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Dual Diagnosis

 

A dual diagnosis is the co-existence of a mental illness and a substance use disorder. Psychoactive drugs and mental health disorders affect each other in a range of complex ways, with specialized treatment often needed to break the cycle of addiction and despair. Common dual diagnosis conditions include depression disorder and alcoholism, panic disorder and sedative abuse, drug-induced psychosis, and post-traumatic stress disorder (PTSD) and opiate addiction. In fact, the dual diagnosis label is often criticized for being too broadly focused, with this single classification used to describe a wide range of complex interactions. Specialized dual diagnosis treatment is available in Idaho, with access to individual treatment programs largely dependent on the substance and extent of addiction.

 

Dual diagnosis challenges

There are many challenges to meet when it comes to dual diagnosis treatment, including correct diagnosis, appropriate treatment patterns, and aftercare support. Even before treatment is a consideration, people with a dual diagnosis face a number of challenges in modern American society, including higher rates of unemployment, higher rates of homelessness, social stigma, and higher rates of hospitalization. This situation is not helped by incorrect diagnosis and treatment plans, or is it helped by the historic separation between mental health clinics and drug treatment centers. Before diagnosing a dual diagnosis condition, doctors will attempt to differentiate between pre-existing mental problems and those brought about by substance abuse. This can be a difficult distinction to make, with the symptoms of drug addiction often mimicking the symptoms of mental illness and both conditions involved in a feedback pattern.

 

Treatment patterns

Even when a correct diagnosis has been made, patients often struggle to receive the treatment they need. There is a historic separation between mental health and addiction treatment facilities, with patients often juggled between treatment clinics without getting the integrated help they really need. There are four main ways to treat a dual diagnosis condition: primary treatment, sequential treatment, parallel treatment, and integrated treatment. While integrated treatment is often desired, patients often have to settle for other approaches. Primary treatment simply treats what is believed to be the main condition, with symptoms of the secondary disorder hopefully alleviated as a result. Sequential treatment also treats the secondary disorder, but only when the primary disorder has been carefully evaluated and stabilized. Parallel treatment deals with both disorders at the same time, with a second facility and doctor sometimes employed. Integrated treatment provides the most comprehensive solution, with no distinction made between disorders and a single treatment plan realized at a single treatment center.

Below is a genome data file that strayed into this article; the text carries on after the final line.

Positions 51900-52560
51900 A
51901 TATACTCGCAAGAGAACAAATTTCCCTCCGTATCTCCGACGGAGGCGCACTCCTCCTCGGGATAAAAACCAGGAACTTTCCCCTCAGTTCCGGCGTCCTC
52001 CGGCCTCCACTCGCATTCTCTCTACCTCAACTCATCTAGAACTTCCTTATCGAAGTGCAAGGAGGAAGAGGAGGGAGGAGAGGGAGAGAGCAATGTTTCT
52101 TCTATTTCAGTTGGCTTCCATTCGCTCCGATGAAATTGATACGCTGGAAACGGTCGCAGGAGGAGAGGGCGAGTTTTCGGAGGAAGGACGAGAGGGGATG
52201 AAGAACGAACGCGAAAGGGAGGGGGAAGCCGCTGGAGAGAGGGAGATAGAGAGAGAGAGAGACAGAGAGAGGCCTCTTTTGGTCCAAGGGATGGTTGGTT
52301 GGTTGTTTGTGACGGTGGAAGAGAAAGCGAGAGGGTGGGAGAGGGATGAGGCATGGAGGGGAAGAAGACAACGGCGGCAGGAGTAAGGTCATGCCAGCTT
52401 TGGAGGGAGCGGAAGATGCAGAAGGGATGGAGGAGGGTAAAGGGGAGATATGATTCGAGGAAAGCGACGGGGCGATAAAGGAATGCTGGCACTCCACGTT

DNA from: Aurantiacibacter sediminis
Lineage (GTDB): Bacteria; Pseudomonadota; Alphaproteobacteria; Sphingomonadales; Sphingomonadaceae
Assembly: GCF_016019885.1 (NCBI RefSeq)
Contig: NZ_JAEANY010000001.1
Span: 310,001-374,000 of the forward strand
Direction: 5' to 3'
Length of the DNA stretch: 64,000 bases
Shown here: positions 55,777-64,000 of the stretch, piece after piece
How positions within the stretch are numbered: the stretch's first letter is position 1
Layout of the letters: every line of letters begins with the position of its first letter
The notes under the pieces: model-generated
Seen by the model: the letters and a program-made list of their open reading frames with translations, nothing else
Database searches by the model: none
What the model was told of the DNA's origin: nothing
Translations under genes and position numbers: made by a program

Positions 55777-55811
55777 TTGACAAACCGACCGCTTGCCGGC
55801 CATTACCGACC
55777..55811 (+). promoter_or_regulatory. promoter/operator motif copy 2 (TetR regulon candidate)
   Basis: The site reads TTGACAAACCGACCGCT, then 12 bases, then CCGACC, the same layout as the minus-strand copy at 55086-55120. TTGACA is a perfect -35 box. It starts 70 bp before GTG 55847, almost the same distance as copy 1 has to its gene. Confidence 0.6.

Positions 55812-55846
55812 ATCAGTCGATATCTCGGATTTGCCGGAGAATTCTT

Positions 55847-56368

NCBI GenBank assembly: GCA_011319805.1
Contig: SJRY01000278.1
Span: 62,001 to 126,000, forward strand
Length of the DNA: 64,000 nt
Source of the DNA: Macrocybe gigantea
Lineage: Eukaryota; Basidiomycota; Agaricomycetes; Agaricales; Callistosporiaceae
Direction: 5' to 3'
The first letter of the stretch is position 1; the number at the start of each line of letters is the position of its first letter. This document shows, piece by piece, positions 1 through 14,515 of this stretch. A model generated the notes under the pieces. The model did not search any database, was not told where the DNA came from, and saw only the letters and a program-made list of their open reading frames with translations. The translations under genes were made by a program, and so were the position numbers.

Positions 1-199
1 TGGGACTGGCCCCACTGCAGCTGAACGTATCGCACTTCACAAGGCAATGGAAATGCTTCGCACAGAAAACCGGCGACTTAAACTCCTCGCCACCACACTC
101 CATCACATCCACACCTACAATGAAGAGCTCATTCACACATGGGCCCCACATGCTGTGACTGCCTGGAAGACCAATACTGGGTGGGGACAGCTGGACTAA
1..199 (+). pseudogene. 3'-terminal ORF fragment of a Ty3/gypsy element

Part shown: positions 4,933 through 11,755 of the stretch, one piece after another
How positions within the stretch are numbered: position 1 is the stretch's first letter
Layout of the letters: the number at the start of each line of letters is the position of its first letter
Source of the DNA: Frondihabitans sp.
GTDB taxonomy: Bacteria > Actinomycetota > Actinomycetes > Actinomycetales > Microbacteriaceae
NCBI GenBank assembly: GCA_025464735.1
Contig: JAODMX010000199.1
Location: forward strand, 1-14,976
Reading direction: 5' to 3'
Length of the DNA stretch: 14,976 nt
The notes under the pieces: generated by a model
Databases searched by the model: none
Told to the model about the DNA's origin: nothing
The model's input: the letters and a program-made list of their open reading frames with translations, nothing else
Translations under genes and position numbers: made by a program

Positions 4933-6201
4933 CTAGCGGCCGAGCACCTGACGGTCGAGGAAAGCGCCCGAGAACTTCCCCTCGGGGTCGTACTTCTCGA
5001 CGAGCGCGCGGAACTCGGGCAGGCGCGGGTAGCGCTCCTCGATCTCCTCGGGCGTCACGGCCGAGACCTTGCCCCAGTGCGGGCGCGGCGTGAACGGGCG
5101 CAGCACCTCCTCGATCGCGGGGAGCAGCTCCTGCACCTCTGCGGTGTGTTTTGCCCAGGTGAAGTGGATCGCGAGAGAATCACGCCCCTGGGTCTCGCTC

Mental illness and addiction

There are multiple links existing between depression disorder and drug addiction, with causal links existing alongside complex bi-directional relationships. For example, people with depression often turn to drugs or alcohol as a form of self-medication, with exposure to psychoactive substances then having a negative impact on their mental state. This relationship also goes the other way, with drug addicts often developing depression as a direct or indirect result of their addiction. Connections also exist between anxiety disorders and addiction, with anxiety patients sometimes developing an addiction to their psychiatric medication. Benzodiazepine drugs such as Valium and Klonopin are often prescribed for anxiety disorders, including generalized anxiety disorder and panic disorder. These drugs are highly addictive, with a physical-somatic withdrawal syndrome experienced upon cessation of use. If you or anyone you know is living with a dual diagnosis, it’s important to get professional help as soon as you can.